Plutarch. Plutarch's Lives of the Noble Grecians and Romans
Englished by Sir Thomas North. Trans. Sir Thomas North. Vol. 6 (1579; London: David Nutt, 1896) 193.

     their lives, waying with him selfe the greatnesse of theMARCUS
     daunger: when he was out of his house, he did so frameBRUTUS
     and facion his countenaunce and lookes, that no man coulde
     discerne he had any thing to trouble his minde. But when
     night came that he was in his owne house, then he was
     cleane chaunged. For, either care did wake him against
     his will when he woulde have slept, or else oftentimes of him
     selfe he fell into suche deepe thoughtes of this enterprise,
     casting in his minde all the daungers that might happen:
     that his wife lying by him, founde that there was some
     marvelous great matter that troubled his minde, not beinge
     wont to be in that taking, and that he coulde not well deter-
     mine with him selfe. His wife Porcia (as we have tolde youProcia, Catoes
     before) was the daughter of Cato, whome Brutus marieddaughter, wife
     being his cosin, not a maiden, but a younge widowe afterunto Brutus.
     the death of her first husbande Bibulus, by whome she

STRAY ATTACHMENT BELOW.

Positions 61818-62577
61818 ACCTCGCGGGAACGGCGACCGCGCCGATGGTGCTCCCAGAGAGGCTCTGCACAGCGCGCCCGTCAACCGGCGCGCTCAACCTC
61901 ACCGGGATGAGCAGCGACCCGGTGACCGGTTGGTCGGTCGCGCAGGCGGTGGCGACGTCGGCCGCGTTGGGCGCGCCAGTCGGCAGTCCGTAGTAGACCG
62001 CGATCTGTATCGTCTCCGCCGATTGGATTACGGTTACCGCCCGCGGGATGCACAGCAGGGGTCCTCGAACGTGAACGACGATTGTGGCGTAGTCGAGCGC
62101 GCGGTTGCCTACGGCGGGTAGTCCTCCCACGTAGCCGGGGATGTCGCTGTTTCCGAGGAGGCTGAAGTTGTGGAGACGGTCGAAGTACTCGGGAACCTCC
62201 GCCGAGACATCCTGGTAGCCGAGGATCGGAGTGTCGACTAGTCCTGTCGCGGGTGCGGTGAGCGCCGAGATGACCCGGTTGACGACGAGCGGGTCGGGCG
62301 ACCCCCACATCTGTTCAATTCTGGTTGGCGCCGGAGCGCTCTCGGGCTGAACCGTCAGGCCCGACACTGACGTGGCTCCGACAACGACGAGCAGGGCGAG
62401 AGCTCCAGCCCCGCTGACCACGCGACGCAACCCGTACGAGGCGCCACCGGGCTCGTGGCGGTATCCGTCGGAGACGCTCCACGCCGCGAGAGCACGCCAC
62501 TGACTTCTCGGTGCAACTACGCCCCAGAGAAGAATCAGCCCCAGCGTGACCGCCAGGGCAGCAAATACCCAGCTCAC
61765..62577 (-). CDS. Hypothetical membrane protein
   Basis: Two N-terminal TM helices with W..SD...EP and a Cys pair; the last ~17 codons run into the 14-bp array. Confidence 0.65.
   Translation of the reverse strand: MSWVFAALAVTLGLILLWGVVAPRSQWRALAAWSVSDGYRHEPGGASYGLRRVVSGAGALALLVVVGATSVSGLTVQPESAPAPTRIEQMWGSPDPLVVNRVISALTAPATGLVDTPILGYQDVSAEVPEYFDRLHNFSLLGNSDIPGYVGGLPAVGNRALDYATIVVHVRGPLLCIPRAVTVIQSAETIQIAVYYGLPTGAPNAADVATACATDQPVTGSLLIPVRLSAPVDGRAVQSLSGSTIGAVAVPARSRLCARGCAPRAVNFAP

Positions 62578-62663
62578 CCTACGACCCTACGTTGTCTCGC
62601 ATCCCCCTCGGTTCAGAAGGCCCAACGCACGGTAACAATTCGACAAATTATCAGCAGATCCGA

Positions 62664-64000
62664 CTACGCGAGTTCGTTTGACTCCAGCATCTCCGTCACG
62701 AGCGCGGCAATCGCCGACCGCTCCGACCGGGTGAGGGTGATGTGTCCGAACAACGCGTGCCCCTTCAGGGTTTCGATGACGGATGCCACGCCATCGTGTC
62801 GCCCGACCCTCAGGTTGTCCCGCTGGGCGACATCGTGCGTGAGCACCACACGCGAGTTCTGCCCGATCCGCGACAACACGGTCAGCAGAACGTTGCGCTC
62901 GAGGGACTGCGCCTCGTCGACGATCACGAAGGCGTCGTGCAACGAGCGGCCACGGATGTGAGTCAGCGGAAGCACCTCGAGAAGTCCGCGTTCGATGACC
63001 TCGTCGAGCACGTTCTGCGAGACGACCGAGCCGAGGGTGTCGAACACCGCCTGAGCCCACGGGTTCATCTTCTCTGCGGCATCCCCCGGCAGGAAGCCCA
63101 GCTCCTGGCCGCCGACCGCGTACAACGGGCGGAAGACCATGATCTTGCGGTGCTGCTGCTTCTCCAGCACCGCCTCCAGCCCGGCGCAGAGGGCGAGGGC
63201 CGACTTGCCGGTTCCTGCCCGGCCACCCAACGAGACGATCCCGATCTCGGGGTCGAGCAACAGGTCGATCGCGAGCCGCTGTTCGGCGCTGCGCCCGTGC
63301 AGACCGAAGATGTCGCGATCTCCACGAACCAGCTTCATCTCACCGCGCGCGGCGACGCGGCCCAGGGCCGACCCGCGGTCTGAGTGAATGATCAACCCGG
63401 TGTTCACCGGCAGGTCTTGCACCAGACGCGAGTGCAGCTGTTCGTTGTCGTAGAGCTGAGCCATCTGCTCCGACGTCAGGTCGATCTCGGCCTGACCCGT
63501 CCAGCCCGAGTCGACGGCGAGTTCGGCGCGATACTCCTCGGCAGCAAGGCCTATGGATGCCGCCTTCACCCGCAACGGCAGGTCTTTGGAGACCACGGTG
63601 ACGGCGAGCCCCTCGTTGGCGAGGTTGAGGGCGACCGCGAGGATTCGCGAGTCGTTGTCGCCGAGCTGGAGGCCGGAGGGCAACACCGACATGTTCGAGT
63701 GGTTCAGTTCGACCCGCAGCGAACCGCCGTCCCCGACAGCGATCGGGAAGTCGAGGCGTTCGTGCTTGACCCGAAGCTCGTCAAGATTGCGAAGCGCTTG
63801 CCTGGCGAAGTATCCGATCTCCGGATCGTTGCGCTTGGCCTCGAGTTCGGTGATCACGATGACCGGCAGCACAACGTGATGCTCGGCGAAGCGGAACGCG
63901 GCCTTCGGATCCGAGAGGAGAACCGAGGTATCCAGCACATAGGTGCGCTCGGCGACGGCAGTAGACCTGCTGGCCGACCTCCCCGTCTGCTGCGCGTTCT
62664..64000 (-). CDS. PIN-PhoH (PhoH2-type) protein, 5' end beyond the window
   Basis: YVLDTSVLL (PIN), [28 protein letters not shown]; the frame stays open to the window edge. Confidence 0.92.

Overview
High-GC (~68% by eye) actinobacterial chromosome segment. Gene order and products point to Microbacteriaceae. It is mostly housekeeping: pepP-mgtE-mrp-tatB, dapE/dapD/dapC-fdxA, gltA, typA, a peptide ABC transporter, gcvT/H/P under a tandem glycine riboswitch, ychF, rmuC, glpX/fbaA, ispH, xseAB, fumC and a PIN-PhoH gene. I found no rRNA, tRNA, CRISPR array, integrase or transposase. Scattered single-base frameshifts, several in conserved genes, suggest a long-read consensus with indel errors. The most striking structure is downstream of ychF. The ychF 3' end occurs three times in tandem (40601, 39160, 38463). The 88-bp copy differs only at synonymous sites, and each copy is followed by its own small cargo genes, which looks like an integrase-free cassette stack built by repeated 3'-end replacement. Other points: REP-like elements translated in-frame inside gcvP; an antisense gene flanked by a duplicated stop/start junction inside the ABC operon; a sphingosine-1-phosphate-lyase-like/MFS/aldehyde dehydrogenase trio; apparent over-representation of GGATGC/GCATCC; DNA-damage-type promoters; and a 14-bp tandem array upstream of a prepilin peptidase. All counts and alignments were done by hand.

had also a younge sonne called Bibulus, who afterwardesBibulus booke
     wrote a booke of the actes and jeastes* of Brutus, extant atof Brutus
     this present day. This young Ladie being excellentlie wellactes.
     seene in Philosophie, loving her husbande well, and being
     of a noble courage, as she was also wise: bicause she woulde  Porcia
     not aske her husbande what he ayled before she had madestudied in
     some proofe by her selfe, she tooke a litle rasor suche asPhilosophie.
     barbers occupie to pare mens nayles, and causinge all
     her maydes and women to goe out of her chamber, gaveThe corage of
     her selfe a greate gashe withall in her thigh, that she wasProcia.
     straight all of a gore bloode, and incontinentlie after, a
     vehement fever tooke her, by reason of the payne of her
     wounde. Then perceiving her husbande was marvelouslie
     out of quiet, and that he coulde take no rest: even in her
     greatest payne of all, she spake in this sorte unto him: ‘IGreat differ-
     ‘being, O Brutus, (sayed she) the daughter of Cato, wasence betwixt
     ‘maried unto thee, not to be thy beddefellowe and com-a wife and a
     ‘panion in bedde and at borde onelie, like a harlot: but toharlot.
     ‘be partaker also with thee, of thy good and evill fortune.
     ‘Nowe for thy selfe, I can finde no cause of faulte in theePorcias
     ‘touchinge our matche: but for my parte, howe may I showewords unto
     ‘my duetie towardes thee, and howe muche I woulde doe forher husband
     ‘thy sake, if I can not constantlie beare a secret mischaunceBrutus.